By February 17, 2020

The Group Behind Indomie, Power Oil & Hypo Is Set To Launch A Digital Bank That Will Upend African Fintech

By February 17, 2020

Does the name Tolaram Group ring a bell? Probably not. But how about stuff like Indomie, Power Oil, Power Pasta, Hypo Bleach, and Dano Milk? Bet at least one of those things rings a bell if you’re from these parts. And you guessed it, Tolaram Group is the company behind all those products.

Now, here’s the picture. Tolaram Group, the family-run Singaporean conglomerate that started out as a textile business in Indonesia in 1948 before eventually entering Africa where it has gone on to make much of its USD 1.8 Bn fortune in cereals, noodles, and infrastructure, is reportedly plotting a move into African fintech.

Having planted its feet firmly in the Fast Moving Consumer Goods (FMCG) space in Africa, Tolaram is now looking to use its global reach and local relationships to move into digital banking on the continent where it would face-off against some of Africa’s burgeoning fintech startups cum digital banks which offer a wide range of financial services.

Fun Fact: One of Tolaram Group’s family members and senior executives, Haresh Aswani, has already made a “purely personal” investment in Kuda; a fast-growing digital bank in Nigeria.

With that in mind, the Group is understood to be eyeing Nigeria, Ghana, South Africa, and Egypt as prime potential targets for its fintech play and it would be hoping its deep pockets and extensive reach give it an edge.

Over the last few years, Africa has been at the centre of some sort of fintech frenzy with fintechs popping up everywhere and funding for African fintech startups coming in from left, right, and centre, comfortably topping every other sector.

With nearly 70 percent of the African population still unbanked while smartphone/internet penetration and youth population are moving northward, there’s a vast sea of opportunity to be cashed in on through the provision of digital financial products/services.

This fact has encouraged the proliferation of fintech solutions on the African continent, and digital banks, though still a relatively new intervention in these parts, are starting to take root. Non-traditional players without the legacy costs of established lenders are setting up digital banks to serve millions of smartphone-savvy customers.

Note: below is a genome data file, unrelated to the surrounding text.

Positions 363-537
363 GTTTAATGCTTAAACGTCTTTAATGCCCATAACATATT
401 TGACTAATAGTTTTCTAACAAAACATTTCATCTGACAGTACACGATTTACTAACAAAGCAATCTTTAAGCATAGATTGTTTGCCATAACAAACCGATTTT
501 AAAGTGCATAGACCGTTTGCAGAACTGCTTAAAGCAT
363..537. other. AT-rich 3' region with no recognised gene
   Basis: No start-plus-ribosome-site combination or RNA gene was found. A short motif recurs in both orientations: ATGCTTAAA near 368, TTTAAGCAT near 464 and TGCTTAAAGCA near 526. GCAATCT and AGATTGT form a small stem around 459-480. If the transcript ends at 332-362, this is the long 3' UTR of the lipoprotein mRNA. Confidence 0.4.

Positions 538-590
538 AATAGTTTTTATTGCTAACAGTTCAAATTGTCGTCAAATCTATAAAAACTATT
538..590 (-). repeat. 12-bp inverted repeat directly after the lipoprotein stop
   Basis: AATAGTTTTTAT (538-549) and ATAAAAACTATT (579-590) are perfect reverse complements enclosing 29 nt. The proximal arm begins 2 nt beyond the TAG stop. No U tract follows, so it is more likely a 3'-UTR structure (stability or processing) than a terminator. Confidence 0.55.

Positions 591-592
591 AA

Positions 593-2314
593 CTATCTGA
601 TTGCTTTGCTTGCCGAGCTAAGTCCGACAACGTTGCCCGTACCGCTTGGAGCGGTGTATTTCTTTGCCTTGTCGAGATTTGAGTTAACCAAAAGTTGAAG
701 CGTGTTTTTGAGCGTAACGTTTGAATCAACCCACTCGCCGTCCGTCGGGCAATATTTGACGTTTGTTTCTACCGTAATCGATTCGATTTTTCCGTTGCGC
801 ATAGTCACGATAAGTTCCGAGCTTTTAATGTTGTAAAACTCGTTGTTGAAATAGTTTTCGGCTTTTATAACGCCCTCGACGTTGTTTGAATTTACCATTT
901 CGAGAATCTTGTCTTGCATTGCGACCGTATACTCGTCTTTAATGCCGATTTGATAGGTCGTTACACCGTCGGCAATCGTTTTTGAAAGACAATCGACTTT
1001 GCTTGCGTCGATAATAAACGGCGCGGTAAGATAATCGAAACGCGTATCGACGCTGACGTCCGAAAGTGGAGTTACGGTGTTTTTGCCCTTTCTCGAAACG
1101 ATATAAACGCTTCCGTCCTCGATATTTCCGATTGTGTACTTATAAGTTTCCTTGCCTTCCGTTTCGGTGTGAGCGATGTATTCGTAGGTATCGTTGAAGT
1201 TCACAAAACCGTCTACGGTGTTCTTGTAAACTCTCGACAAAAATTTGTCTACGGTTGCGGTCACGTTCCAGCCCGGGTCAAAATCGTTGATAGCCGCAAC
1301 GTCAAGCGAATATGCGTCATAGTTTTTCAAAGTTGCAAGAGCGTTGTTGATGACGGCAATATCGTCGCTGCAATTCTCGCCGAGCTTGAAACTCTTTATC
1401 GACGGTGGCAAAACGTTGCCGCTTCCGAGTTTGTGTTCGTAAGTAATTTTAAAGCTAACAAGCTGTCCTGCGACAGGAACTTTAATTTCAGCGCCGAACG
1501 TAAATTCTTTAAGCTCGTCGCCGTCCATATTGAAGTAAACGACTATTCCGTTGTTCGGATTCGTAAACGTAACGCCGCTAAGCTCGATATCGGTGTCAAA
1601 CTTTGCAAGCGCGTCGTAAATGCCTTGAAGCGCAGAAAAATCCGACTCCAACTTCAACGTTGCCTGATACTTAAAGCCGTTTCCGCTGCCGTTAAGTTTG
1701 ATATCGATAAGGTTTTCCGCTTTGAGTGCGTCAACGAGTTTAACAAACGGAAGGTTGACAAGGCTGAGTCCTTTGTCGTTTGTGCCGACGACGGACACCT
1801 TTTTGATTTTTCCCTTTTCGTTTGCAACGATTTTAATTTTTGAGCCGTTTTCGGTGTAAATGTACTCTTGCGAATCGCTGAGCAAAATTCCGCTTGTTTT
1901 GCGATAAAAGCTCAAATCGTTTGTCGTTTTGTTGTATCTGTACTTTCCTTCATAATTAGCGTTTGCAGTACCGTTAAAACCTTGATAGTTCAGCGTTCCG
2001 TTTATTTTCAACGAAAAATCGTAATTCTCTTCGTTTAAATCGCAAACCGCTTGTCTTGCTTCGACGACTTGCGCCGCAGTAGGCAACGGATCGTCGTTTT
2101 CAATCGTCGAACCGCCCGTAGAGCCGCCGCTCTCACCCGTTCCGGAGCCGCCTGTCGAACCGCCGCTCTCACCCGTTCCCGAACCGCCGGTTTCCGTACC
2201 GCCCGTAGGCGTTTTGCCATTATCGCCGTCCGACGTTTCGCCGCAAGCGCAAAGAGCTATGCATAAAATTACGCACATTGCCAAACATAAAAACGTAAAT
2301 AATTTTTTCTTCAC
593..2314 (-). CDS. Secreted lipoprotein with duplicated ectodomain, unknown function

Tolaram Group now wants to go beyond its FMCG business in Africa which reportedly generated about USD 1 Bn in 2019 to provide digital financial services. Reports have it that the Group is already working out something with Africa-focused digital lender, Tala.

It is understood that Kunal Adnani, who also leads Tolaram’s mergers and acquisitions team, is helping to coordinate the push. According to Bloomberg, the ex-Barclays Plc executive said the inspiration for becoming a digital bank came from an unlikely source — the group’s paper-mill operations in Estonia. Expertise gathered there was taken to Asia and will now be brought to Africa.

“What we’re looking to do is take the same technology, the same systems, and the same learning into African markets where we have a presence, albeit in a very different area,” Adnani said in an interview. “We have access to thousands of distributors in these markets and that can also have a knock-on effect on our business. The more credit we can give them, the more they can increase volumes.”

In Indonesia, Tolaram Group already owns a digital bank known as PT Bank Amar Indonesia, where loans and deposits for consumers are handled over mobile phones. The publicly-listed digital financial institution is said to have loaned almost USD 300 Mn to around 300,000 customers and expects advances to increase more than 50 percent this year.

From the look of things, Tolaram Group is plotting a digital lending splurge while also making a case for a digital bank. It is not yet clear whether the Group’s fintech product will support only deposits and credits or a full suite of digital financial services which is common with digital banks like ALAT, Kuda, and Rubies.

Featured Image Courtesy: The Economist

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